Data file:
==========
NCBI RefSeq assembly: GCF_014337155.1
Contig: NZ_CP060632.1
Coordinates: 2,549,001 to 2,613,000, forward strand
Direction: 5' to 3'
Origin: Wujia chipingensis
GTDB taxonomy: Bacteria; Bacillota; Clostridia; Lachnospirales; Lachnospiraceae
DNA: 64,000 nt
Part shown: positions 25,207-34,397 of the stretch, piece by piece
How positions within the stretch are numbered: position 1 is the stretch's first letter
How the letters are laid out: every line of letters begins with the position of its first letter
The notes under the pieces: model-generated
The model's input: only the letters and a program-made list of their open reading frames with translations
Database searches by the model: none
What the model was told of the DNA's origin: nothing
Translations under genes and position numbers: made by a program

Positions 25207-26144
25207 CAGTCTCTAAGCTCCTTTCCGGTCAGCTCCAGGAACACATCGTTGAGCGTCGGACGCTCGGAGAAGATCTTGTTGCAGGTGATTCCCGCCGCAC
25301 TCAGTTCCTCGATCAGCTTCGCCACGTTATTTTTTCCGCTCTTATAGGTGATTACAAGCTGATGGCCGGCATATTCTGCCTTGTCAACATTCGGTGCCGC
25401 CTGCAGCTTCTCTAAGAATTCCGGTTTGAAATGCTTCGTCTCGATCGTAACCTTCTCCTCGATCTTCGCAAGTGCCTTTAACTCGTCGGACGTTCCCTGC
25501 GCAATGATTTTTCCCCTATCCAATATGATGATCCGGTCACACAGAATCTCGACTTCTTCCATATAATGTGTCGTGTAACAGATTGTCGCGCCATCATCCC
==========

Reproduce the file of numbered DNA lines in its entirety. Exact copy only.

NCBI RefSeq assembly: GCF_014337155.1
Contig: NZ_CP060632.1
Coordinates: 2,549,001 to 2,613,000, forward strand
Direction: 5' to 3'
Origin: Wujia chipingensis
GTDB taxonomy: Bacteria; Bacillota; Clostridia; Lachnospirales; Lachnospiraceae
DNA: 64,000 nt
Part shown: positions 25,207-34,397 of the stretch, piece by piece
How positions within the stretch are numbered: position 1 is the stretch's first letter
How the letters are laid out: every line of letters begins with the position of its first letter
The notes under the pieces: model-generated
The model's input: only the letters and a program-made list of their open reading frames with translations
Database searches by the model: none
What the model was told of the DNA's origin: nothing
Translations under genes and position numbers: made by a program

Positions 25207-26144
25207 CAGTCTCTAAGCTCCTTTCCGGTCAGCTCCAGGAACACATCGTTGAGCGTCGGACGCTCGGAGAAGATCTTGTTGCAGGTGATTCCCGCCGCAC
25301 TCAGTTCCTCGATCAGCTTCGCCACGTTATTTTTTCCGCTCTTATAGGTGATTACAAGCTGATGGCCGGCATATTCTGCCTTGTCAACATTCGGTGCCGC
25401 CTGCAGCTTCTCTAAGAATTCCGGTTTGAAATGCTTCGTCTCGATCGTAACCTTCTCCTCGATCTTCGCAAGTGCCTTTAACTCGTCGGACGTTCCCTGC
25501 GCAATGATTTTTCCCCTATCCAATATGATGATCCGGTCACACAGAATCTCGACTTCTTCCATATAATGTGTCGTGTAACAGATTGTCGCGCCATCATCCC